Receiver can also have some barriers in the course of the interaction. Although his role in the initial phase is passive, he becomes active when he starts assimilating and absorbing the information.

He is equally to blame if the situation goes awry and communication comes to a stop, or there is miscommunication.

Some of the barriers emanating from the side of the receiver are as follows:

1. Poor Retention

Retention is extremely important during interaction. If the receiver has poor retention capability, he would probably get lost in the course of the proceedings.

There would be no connection between what was said initially and what is being said now.

He might counter statements instead of seeking clarifications that might lead to clamping on the part of the sender.

If the decoder feels that his retention capacities are not good, a judicious strategy for him would be to jot down points. It does not portray him in a poor light.

On the contrary, it shows how conscientious he is to get the message right.

2. Inattentive Listening

The mind has its own way of functioning. It is very difficult to exercise control over one’s mind. Listening is more of an exercise in controlling the mind and exercising it to assimilate messages.

The errors in listening arise primarily because the receiver is either not interested in what is being said, or has other things to concentrate on. The art of listening is an exercise in concentration.

3. Tendency to Evaluate

Being judgmental and evaluative are both the starting points for miscommunication. Remember, one mind cannot perform two activities at the same time. If it is evaluating, listening cannot take place.

Evaluation should always be a sequel to the listening process. It cannot be done simultaneously with listening.

The minute sender opens his mouth, if the listener starts mentally pronouncing judgments concerning his style or content, he has actually missed out on a major part of what has been said.

His responses naturally are then going to be incorrect or expose his misunderstanding.

4. Interests and Attitudes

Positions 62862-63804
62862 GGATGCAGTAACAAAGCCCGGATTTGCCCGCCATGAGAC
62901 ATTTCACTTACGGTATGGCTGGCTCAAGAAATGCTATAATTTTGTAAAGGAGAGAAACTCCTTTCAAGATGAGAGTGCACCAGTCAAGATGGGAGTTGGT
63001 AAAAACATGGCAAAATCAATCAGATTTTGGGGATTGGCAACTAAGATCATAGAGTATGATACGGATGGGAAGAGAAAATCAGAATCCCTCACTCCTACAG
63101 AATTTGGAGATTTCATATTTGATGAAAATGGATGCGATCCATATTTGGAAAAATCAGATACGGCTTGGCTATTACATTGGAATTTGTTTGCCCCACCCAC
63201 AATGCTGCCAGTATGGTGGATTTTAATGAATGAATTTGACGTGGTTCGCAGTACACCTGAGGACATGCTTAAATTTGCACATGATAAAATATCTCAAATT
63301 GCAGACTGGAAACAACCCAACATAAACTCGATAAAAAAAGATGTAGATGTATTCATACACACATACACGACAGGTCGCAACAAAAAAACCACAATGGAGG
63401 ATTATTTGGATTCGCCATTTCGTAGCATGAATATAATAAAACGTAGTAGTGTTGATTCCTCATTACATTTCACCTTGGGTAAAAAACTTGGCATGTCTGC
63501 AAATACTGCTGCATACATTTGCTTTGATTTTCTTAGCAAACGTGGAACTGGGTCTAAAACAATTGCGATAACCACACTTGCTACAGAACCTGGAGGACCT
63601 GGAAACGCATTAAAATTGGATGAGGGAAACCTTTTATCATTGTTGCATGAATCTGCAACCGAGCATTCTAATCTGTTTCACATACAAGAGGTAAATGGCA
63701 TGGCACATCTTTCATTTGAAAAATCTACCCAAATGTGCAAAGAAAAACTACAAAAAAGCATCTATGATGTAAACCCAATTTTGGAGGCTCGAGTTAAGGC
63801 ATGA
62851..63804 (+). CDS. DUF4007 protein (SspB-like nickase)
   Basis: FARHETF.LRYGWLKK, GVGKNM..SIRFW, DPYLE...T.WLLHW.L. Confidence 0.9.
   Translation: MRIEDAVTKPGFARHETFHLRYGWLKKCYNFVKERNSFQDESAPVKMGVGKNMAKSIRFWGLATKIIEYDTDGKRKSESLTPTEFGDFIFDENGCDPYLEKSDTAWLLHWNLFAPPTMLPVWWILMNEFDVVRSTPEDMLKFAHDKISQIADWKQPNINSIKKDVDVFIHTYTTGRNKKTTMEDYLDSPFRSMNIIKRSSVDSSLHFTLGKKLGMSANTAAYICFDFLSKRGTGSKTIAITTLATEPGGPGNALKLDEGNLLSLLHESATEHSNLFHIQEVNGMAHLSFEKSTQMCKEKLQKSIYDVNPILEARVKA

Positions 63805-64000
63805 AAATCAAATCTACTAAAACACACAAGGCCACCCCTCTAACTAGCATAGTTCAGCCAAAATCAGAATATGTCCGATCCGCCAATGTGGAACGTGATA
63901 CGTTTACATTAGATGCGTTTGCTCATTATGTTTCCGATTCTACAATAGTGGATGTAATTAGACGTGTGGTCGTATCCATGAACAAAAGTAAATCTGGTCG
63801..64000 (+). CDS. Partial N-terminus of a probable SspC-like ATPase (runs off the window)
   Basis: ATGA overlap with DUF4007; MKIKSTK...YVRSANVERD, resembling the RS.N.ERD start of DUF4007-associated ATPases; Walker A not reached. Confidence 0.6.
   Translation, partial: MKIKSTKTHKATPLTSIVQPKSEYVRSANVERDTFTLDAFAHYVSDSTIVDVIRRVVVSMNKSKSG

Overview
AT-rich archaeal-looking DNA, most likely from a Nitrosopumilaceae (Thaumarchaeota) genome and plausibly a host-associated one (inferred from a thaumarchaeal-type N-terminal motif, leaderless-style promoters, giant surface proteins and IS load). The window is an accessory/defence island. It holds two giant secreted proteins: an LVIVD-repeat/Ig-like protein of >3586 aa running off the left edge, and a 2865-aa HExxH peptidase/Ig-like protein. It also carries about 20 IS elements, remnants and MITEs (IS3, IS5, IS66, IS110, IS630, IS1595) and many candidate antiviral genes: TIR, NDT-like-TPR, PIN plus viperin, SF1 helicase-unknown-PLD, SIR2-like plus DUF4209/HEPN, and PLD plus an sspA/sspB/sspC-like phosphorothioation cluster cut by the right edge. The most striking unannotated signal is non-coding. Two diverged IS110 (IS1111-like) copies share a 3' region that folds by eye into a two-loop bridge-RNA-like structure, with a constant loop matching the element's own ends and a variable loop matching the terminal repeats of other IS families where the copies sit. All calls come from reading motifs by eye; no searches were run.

“I am not interested in what you are saying” or “My interest lies in other areas”. Starting any piece of communication with this kind of indifference can thwart any attempts at communication.

Fixed notions of this kind should be dispensed with. It is not possible to be interested in all that is being said. But to start any communication with this notion is hazardous.

5. Conflicting Information

Dichotomy in the information that the receiver possesses and that which is being transmitted can create confusion and result in miscommunication.

Conflict between the existing information and fresh one results in elimination of the latter unless and until the receiver is cautious and verifies with the sender the reliability and validity of the message.

The sender should convince the receiver that whatever is now being said is correct and relevant to further proceedings.

6. Differing Status and Position

Position in the organizational hierarchy is no criterion to determine the strength of ideas and issues.

Rejecting the proposal of a subordinate or harboring a misconception that a junior cannot come up with a “eureka” concept is not right. In fact, many companies have started encouraging youngsters to come up with ideas/ solutions to a particular problem.

These ideas are then discussed among the senior managers and their validity is ascertained keeping the workings and the constraints of the company in mind.

The basic purpose of this upward traversing of ideas is that fresh and innovative minds can come up with unique solutions.

If an individual has been working in a particular company for some years, it is natural that his mind gets conditioned in a particular manner.

Challenging newcomers to innovate, as a part of company policy takes care of ego problems that may arise if this is not an accepted norm.

7. Resistance to Change

Fixed ideas, coupled with an unwillingness to change or discuss, hampers listening and results in miscommunication.

Novae concepts that require discussion before they can really materialize, if rebuked, fall flat.

The onus lies directly on the receiver who is unperceptive and unwilling to change. People with dogmatic opinions and views prove to be very poor communicators and erect maximum number of barriers.

8. Refutations and Arguments

Refutations and arguments are negative in nature.

Trying to communicate with the sender on the premise that refutations and arguments can yield fruitful results would prove to be futile.

Communication is a process in which the sender and the healthy receiver are at the same level.

The minute refutations or discussions arguments begin; there is a shift in balance between the two participants, after which the receiver moves to a conceived higher position and the sender remains at the same level.

In case there are some contradictions that need to be resolved, discussion is the right way to approach.

Listening to the views of the other, trying to understand or at least showing that there has been understanding, appreciating and, finally, positing own views should be the sequence to be followed.

The strategy adopted should not make the sender feel small or slighted.